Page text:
Navy’s first female admiral proud of historic role

Alene Duerk received honorary degree from BGSU in 1973

By Matt Markey ’76

Dr. Alene Duerk became famous very late in her long and highly decorated military career. When she received a Doctor of Human Relations degree from Bowling Green in 1973, Duerk occupied a prominent place in the national spotlight as the first female admiral in the history of the U.S. Navy.

“There was a lot of weight on my shoulders,” the northwest Ohio native said. “There was a lot of publicity about me being appointed admiral, since I was the first female to receive that rank, so every place I went there was some kind of media seeking me out.”

Duerk was recognized as a pioneer in the Navy nursing corps, where she spent most of her time in the military, but the promotion to the rank of admiral dramatically raised her profile. 

“It was a nice distinction to have, and to be recognized as the first, but I wanted to make certain that I used that notoriety to do as much positive as I could,” she said of her honorary BGSU degree. “Bowling Green was one of several universities that contacted me, and I was very honored to accept that degree. That’s a place that was very close to home for me, and it meant a lot to have the folks there seek me out to come receive that degree.”

Duerk was featured in magazines and on radio and television, but the swirl of media that followed her appointment as the U.S. Navy’s first female admiral did not distract her from what she saw as a key part of her mission — to encourage the women in the service to push for excellence.

“There was a lot of publicity and in every town I went to there was a media event,” she said. “I traveled a lot and made extensive trips, both here and overseas. And whenever I visited naval hospitals and naval facilities, I tried to speak with the women serving in the Navy, and not just the nurses.”

Duerk’s journey to the top tier of the command structure in the Navy started in 1943. She was born in Defiance, went to school in nearby Holgate, and then attended nursing school in Toledo, graduating just as World War II broke out. After working at Tiedtke’s department store in Toledo, she entered the Navy and served as a nurse at the entry-level commissioned officer rank of ensign.

She worked at the National Naval Medical Center in Bethesda, Md., for about six months before being assigned to a hospital ship in the Pacific. The atomic bombs were dropped on Japan while her ship was en route to support an invasion force, so the mission changed to one of treating members of the fleet and prisoners of war while moored in Tokyo Bay.

“We were there in Tokyo Bay before the peace treaty was signed, so I felt like we were really a part of history,” she said. “It was an anxious period. You didn’t know who was coming aboard, and you didn’t go ashore. It was not very safe, so we really had no place to go.”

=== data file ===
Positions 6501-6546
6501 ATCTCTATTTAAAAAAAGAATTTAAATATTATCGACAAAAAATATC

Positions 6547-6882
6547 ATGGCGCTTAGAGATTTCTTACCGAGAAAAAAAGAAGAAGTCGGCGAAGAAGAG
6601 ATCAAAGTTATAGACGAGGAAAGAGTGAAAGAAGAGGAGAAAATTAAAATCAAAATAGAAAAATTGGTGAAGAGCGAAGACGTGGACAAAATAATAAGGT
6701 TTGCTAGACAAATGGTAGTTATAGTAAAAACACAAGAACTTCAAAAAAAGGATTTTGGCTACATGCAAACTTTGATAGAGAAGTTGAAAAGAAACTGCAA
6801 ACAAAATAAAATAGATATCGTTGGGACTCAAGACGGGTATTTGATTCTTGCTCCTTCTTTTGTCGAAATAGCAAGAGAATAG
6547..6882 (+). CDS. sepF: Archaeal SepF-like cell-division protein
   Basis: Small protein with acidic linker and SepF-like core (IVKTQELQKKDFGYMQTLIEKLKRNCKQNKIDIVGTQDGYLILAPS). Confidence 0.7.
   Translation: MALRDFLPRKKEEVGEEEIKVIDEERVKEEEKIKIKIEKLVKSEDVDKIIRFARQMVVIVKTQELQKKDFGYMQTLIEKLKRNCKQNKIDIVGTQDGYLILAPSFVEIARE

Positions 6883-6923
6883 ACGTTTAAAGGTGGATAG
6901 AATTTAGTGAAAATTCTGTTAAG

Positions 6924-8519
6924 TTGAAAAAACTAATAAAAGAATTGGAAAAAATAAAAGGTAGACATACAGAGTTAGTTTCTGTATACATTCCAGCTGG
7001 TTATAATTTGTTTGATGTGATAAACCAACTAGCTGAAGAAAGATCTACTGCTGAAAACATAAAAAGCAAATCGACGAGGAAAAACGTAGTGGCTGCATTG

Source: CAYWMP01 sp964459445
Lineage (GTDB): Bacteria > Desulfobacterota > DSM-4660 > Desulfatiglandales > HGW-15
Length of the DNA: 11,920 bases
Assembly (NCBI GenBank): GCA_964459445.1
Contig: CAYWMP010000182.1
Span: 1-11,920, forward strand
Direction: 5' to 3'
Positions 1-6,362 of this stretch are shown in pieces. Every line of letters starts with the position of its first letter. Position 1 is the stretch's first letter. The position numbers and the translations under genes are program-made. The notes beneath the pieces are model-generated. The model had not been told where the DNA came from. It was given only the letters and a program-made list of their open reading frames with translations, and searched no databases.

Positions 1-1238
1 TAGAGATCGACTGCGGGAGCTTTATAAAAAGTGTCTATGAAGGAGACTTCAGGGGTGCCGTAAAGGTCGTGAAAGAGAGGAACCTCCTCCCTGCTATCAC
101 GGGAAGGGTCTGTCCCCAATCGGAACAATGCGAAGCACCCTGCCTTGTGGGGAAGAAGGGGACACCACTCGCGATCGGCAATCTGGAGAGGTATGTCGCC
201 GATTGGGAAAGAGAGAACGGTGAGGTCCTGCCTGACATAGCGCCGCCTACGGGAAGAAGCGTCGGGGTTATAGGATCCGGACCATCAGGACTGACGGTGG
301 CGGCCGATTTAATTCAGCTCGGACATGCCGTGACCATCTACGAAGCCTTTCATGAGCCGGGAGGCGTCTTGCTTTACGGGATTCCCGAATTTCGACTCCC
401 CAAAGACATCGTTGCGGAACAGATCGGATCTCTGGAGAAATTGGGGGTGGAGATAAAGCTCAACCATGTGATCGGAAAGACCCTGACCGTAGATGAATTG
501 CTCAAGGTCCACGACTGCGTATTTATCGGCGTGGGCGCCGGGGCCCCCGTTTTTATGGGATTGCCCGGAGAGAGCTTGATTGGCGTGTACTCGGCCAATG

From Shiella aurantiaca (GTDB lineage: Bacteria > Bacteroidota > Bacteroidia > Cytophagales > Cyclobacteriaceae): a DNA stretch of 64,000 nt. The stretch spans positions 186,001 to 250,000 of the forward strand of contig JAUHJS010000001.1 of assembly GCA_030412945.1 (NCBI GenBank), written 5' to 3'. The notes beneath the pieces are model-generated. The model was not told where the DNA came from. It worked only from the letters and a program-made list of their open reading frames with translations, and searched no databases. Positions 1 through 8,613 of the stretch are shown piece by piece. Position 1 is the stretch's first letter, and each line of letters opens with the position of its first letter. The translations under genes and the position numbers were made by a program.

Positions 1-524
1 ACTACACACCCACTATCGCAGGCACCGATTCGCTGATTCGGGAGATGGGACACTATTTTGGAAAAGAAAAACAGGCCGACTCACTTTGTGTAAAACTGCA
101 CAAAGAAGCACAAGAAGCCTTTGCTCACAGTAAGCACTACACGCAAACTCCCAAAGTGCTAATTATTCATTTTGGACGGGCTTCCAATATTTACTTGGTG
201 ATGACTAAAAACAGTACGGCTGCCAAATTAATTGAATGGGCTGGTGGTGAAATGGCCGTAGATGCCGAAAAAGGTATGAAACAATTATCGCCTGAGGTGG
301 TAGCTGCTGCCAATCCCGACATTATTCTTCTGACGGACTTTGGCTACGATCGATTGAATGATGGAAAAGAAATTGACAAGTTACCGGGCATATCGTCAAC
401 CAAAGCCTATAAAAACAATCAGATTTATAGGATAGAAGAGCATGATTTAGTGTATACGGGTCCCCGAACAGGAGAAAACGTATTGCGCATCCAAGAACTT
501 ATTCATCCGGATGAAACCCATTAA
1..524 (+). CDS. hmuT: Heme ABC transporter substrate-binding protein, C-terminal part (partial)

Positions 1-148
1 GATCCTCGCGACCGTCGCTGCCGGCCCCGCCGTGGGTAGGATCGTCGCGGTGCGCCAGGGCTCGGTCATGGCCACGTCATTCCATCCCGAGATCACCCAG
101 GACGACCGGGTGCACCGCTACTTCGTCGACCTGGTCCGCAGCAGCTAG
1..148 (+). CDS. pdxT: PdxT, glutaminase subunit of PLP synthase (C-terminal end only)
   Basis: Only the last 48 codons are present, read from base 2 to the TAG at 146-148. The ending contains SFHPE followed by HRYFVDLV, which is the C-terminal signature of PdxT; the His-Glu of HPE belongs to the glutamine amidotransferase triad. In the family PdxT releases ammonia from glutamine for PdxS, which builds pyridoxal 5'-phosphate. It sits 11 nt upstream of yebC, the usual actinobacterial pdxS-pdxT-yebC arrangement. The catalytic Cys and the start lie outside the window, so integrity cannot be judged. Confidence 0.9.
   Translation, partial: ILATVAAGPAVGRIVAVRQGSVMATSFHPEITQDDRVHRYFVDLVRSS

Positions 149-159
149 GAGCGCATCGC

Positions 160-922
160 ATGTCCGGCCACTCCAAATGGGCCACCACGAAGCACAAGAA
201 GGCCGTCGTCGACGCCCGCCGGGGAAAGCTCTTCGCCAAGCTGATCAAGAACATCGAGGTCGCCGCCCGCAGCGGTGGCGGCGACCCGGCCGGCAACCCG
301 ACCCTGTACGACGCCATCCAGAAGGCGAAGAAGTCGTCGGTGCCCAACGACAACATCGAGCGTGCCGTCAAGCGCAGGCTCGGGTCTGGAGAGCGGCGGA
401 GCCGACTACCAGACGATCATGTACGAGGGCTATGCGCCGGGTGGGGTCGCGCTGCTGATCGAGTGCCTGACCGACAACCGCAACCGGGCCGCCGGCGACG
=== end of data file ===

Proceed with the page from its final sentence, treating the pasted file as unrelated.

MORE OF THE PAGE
Following the end of the war, Duerk went into the inactive reserves and earned a degree in hospital ward management and education, and then worked at a hospital in Detroit for a couple of years. She was recalled into the military when the Korean War started, and was assigned to a teaching role at an installation in Virginia.

She also worked as a nursing instructor in Philadelphia, and then as a recruiter in Chicago before being sent to a military hospital in the Philippines. From there, Duerk moved onto the role of assistant chief nurse at a large naval hospital in Japan, before taking an assignment in California as the senior instructor at a hospital school.

“I was always moving around, seeing different parts of the world and performing different duties,” she said. “I guess that is the nature of military service.”

Duerk received promotions along the way, and soon was working in the Pentagon as the chief liaison for military nurses with the staff of the Secretary of Defense. She then was moved back to a naval hospital in Chicago as the chief nurse, before being recalled to Washington, D.C., as the director of the U.S. Navy Nurse Corps.

Now a captain, Duerk served the role with the nurse corps for five years. During her tenure with the nurse corps, Duerk received the promotion to the rank of rear admiral, making history.

“Since I was the first, that was no small thing, so I did feel some pressure at the time,” Duerk said. “Now I was not only supposed to know all about the nurse corps but also all about the U.S. Navy. It was a lot to take on because when you are the first women in any high-profile role everyone is watching you.”

Duerk retired from the Navy in 1975, and initially focused on volunteer work in the Washington, D.C., area. Now 96 years old, she has lived in Florida since 1981, and said friends still refer to her as “admiral.”

“I never mapped it out like this,” she said. “I didn’t go into the Navy for a lifetime — I went in for six months — but I had an amazing career and have a lot of good memories. I hope I did my duty.”